Both crematories and gas chambers were used to kill prisoners in concentration camps


Heinrich himmler head of the ss schutzstaffel

Heinrich Himmler, head of the SS (Schutzstaffel)…

  • SS (or Schutzstaffel in German) was the elite guard of Nazi Germany

    • It provided staff for the police , camp guards, and military units within the Germany army


Night

Kapo

Prisoner forced to oversee other prisoners


Separatioin of prisoners

Separatioin of Prisoners

  • “Selection”

    • The process the Nazis used to separate those prisoners who would be assigned to forced labor from those who were to be killed immediately


Final solution1

Final Solution

  • Josef Mengele (1911-1979)

    • Was a senior SS physician at Auschwitz-Birkenau (from 1943-1944)

      • Carried out “selections” of prisoners upon arrival at camp and conducted experiments on some of those prisoners

      • People afflicted with any sort of physical deformity would be killed for him, on his orders, upon their arrival in the death camp, to provide new material for his studies.


Josef mengele

Josef Mengele


Totalitarian state

Totalitarian State

Nuremberg Laws stripped Jews of their German citizenship. They were prohibited from marrying or having sexual relations with persons of “German or related blood.”


Persecution

Persecution

  • Nazi plan for dealing with the “Jewish Question” evolved in 3 steps:

    • 1. Expulsion: Get them out of Europe

      2. Containment: Put them all together in one place-namely ghettos

      3. “Final Solution” : annihilation


Persecution1

Persecution

Kristallnacht was the “Night of Broken Glass” on November 9-10, 1938

Germans attacked synagogues & Jewish homes & businesses


Jews arrested during kristallnacht line up buchenwald concentration camp nov 1938

Jews arrested during Kristallnacht line up Buchenwald concentration camp Nov. 1938.


Persecution2

Persecution

Nazis targeted individuals & groups in addition to the Jews:

Gypsies

Homosexual men

Jehovah’s Witness

Handicapped Germans

Poles

Political Dissidents


Resistance

Resistance

The White Rose movement protested Nazism, though not Jewish policy, in Germany.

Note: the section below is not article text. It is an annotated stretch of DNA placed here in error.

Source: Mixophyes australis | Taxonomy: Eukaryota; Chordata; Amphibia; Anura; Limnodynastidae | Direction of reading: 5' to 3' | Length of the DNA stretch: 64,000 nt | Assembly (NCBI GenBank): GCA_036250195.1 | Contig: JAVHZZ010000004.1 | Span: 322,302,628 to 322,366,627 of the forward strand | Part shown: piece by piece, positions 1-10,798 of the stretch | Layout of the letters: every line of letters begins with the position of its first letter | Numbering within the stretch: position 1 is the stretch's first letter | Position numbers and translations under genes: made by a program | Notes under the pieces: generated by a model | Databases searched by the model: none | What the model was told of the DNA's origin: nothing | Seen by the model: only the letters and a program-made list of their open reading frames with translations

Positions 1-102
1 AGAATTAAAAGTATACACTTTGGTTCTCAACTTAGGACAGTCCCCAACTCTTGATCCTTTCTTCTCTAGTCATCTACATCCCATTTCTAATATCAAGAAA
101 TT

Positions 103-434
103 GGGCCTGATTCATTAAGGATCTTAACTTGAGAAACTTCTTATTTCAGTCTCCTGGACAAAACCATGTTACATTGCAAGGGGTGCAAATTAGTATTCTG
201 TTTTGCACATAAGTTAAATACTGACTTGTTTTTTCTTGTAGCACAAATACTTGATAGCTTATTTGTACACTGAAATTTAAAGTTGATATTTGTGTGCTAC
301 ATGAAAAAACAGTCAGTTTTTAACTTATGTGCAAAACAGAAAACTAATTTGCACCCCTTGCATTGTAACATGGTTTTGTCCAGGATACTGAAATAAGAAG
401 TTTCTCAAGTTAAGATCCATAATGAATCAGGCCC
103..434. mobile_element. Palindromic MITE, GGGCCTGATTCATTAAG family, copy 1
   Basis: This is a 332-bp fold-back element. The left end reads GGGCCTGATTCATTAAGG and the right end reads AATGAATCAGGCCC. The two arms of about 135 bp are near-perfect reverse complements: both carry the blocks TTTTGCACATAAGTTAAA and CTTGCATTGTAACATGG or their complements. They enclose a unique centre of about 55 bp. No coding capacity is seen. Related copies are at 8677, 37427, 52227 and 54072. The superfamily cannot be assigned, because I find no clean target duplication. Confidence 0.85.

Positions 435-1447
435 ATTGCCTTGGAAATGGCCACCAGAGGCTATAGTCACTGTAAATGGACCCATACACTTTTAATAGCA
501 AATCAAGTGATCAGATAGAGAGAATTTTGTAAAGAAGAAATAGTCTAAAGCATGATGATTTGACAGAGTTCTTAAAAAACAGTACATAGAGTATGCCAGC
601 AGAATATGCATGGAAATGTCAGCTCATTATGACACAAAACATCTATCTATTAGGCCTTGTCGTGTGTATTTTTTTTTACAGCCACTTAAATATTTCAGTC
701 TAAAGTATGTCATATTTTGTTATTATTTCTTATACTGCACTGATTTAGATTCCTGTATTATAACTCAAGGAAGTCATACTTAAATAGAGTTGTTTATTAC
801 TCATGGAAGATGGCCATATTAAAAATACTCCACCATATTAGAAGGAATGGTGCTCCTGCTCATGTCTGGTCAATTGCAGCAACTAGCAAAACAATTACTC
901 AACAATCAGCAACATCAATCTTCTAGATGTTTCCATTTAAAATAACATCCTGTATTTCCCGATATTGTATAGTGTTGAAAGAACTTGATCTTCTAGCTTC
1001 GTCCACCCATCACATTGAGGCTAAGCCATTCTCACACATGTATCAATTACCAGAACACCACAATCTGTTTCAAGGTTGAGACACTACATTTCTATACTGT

White Rose stood for purity & innocence in the face of evil.

Founded in June 1942, by Hans Scholl, 24 year old medical student, his 22 year old sister, Sophie, & 24 year old ChristophProbst.


White rose movement

White Rose Movement

In February 1943, Hans & Sophie were caught distributing leaflets & were arrested. They were executed with Christoph 4 days later.


Resistance1

Resistance

Warsaw Ghetto Uprising


Resistance2

Resistance

Jewish partisans who escaped to fight in the forests

Most of the Jewish Partisans were European teenagers who fought against the Nazis during World War II. They were typically everyday people with little or no military background who had escaped the ghettos and work camps and formed resistance groups in the forests and urban underground. This made it impossible for them to return home and so they were forced to constantly move around, living in the shadows on the edges of cities and towns. The few that knew anything at all about guns and ammunition quickly became important teachers and leaders of the groups. A typical requirement to join one of the groups was the ownership, be it legal or not, of a gun. Ten percent of the group members were women, only some of which were fighters. Most were part of the infrastructure, cooking for the group and taking care of the sick and wounded. Most groups denied the membership of families with small children.


Jewish partisans

Jewish Partisans


Rescue

Rescue

Less than 1% of the non-Jewish European population helped any Jew in some form of rescue.

Denmark & Bulgaria were the most successful national resistance movements against the Nazi’s attempt to deport their Jews.


Rescue1

Rescue

In Denmark 7,220 of the 8,000 Jews were saved by ferrying them to neutral Sweden.

The Danes proved that widespread support for Jews could save lives.


Rescue2

Rescue

The War Refugee Board was established by the U.S. Secretary of Treasury Henry Morgenthau, Jr., and it worked with Jewish organizations, diplomats from neutral countries, & European resistance groups to rescue Jews from Nazi-occupied territories.


Rescue3

Rescue

Swedish diplomat Raoul Wallenberg worked in Hungary to protect tens of thousands of Jews by distributing protective Swedish (a neutral country) passports.


Aftermath

Aftermath

Soviet soldiers 1st to liberate camp prisoners on July 23, 1944, at Maidanek in Poland.


Aftermath1

Aftermath

British, Canadian, American, & French troops also liberated camp prisoners.


Aftermath2

Aftermath

Troops were shocked at what they saw.


Aftermath3

Aftermath

Most prisoners were emaciated to the point of being skeletal.

Many camps had dead bodies lying in piles “like cordwood.”

Many prisoners died even after liberation.


Aftermath4

Aftermath

Jewish displaced persons, eager to leave Europe, pushed for the founding of a Jewish state in British-controlled Palestine.

U.S. President Harry Truman issued an executive order allowing Jewish refugees to enter the U.S. without normal immigration restrictions.


Aftermath5

Aftermath

Nuremberg Trials brought some of those responsible for the atrocities of the war to justice

There were 22 Nazi criminals tried by the Allies at the International Military Tribual

Twelve subsequent trials followed as well as national trials throughout formerly occupied Europe


Nuremberg trials

Nuremberg Trials

12 prominent Nazis were sentenced to death

Most claimed they were only following orders, which was judged to be an invalid defense